A CAROLINA CHRISTMAS by The Pamlico Writers
The Pamlico Writers
Group is thrilled to announce the upcoming release of our 2016 anthology of
short stories and poems written by our members with a section of award winning
prose and poetry from our 2015 and 2016 competition winners.
Carolina Christmas isn’t your traditional holiday feast of tinsel and sugar
plums. While there is still a smattering of stars sprinkled through the pages
and a little glitter and artificial snow lighting up a few plastic Santas,
these stories are filled with more than ornaments and figgy pudding. From
broken hearts to hopeful reunions, holiday anxiety to joyful tidings, the
truest gift of Christmas is still found to be family, faith and friendship. But
these stories are not fairy tales and every holiday is not Peace on Earth.
“Readers are in for a holiday treat
with the 2016 Pamlico Writers Anthology with its Christmas theme.” ~Marni
Graff, award-winning author of The Nora Tierney English Mysteries and The Trudy
Genova Manhattan Mysteries
Carolina Christmas establishes itself as a holiday classic, a must read.
The journey isn’t your typical holiday adventure.” ~Angela Beach Silverthorne,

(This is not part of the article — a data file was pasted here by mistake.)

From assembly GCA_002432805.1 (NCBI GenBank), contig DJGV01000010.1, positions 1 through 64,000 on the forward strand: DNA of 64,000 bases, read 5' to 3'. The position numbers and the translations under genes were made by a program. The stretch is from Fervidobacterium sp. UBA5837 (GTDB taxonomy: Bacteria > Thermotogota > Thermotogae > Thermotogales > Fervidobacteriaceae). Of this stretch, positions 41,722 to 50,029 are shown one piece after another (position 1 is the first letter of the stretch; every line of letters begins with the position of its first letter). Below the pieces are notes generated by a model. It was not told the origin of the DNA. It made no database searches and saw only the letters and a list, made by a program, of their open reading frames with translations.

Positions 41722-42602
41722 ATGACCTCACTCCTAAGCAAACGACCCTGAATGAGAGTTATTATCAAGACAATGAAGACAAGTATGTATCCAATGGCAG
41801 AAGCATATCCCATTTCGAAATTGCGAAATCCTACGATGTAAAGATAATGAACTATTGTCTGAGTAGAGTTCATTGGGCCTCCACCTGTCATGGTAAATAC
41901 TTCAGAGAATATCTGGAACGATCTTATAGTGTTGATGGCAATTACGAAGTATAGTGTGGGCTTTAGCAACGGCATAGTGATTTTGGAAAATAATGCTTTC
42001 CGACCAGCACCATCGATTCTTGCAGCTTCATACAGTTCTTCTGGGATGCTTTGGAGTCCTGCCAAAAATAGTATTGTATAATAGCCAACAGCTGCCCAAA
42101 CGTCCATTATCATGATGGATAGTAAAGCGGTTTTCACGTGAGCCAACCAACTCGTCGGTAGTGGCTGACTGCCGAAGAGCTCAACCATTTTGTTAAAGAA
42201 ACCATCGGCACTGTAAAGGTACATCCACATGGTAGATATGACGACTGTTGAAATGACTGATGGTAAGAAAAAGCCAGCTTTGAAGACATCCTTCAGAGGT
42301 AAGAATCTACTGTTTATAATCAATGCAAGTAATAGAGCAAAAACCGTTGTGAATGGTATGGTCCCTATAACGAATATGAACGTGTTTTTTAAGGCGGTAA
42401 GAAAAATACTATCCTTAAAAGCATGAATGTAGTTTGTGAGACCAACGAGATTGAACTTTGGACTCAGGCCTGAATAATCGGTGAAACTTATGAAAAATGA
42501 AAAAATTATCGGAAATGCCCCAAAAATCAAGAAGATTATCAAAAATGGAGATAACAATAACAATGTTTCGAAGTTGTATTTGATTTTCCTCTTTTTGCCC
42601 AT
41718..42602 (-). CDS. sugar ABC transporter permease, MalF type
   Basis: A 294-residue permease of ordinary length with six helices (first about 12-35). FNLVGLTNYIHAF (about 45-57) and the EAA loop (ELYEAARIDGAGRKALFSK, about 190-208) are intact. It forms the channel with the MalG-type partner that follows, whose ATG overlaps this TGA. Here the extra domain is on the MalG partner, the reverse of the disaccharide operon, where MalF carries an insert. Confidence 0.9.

author of Depression Cookies,
two-time silver medalist in Women’s Fiction and Chick Lit for Readers’ Favorite
and Cries of Innocence, a five-star
Contemporary Christian Fiction.
Author/Poets & Titles
Suzannah Lynn Cockerille: How I Can Be So Sure Santa is
Real (creative non-fiction)
Jonathan Clayborne: Winter Finds the Cardinal (poem)
Jerry Cuthrell: Unsolicited (poem), Candles (poem)
Cordano: Misfits of Christmas Eve
Anne Blyth Davis: Orbit (2015
High School Competition ~ Poetry First Place)
Pam Desloges: Christmas
Doolittle: My Mother’s Rocky Road to Dublin (#1), Here
I am Laughing with Bears (#2), Elizabeth Bishop Attends to the
Amarilli (#3)--(2016 Adult Poetry Competion~ First Place)
Echeandia: Christmas Cards-Bah Humbug! (poem), Spring
Melt (2015 Adult Poetry Competition~First Place)
Polly Frank: My
Christmas Tree (prose)
Sarah Haglund: Pray
For Her (2016 High School Competition~ First Place Poetry)
Ted Harrison: In The
Same Country (recreation of Biblical story)
Lupton-Hollister: Lexie and Ethel, Season of Hope, and Three
Jeanne Julian: Allison’s
Adventures on Christmas Eve, Holiday Flotillia (poem)
James Keen: Christmas
Stocking Conversation (creative non-fiction)
Richard Knowles: Long,
Cold Road (2016 Adult Competion First Place Non-Fiction)
James Lupton: Christmas
Adventures (creative non-fiction)
Rappleyea: Rolling in Her Grave (2016 High School
Competition~First Place Prose)
Doris Schneider: Innocence
on Holiday (creative non-fiction), The Gift (creative
non-fiction), and Christmas Confession (fiction)
Merry Simmons: The
Naming of Things (2016 Adult Competition First Place Fiction)
Sparks: The Most Wonderful Time of the Year
Courtney Staton: A Letter From a Gifted Kid (2015
High School Competition ~ Prose First Place)
Allison Stuart: The Combination (2015 Adult
Competition First Place Fiction)
K D Wilson: Forgetful Adjustments (fiction)
Michael Worthington: Ayden Racial Unrest (2015
Adult Competition First Place Non-Fiction)
The Pamlico Writers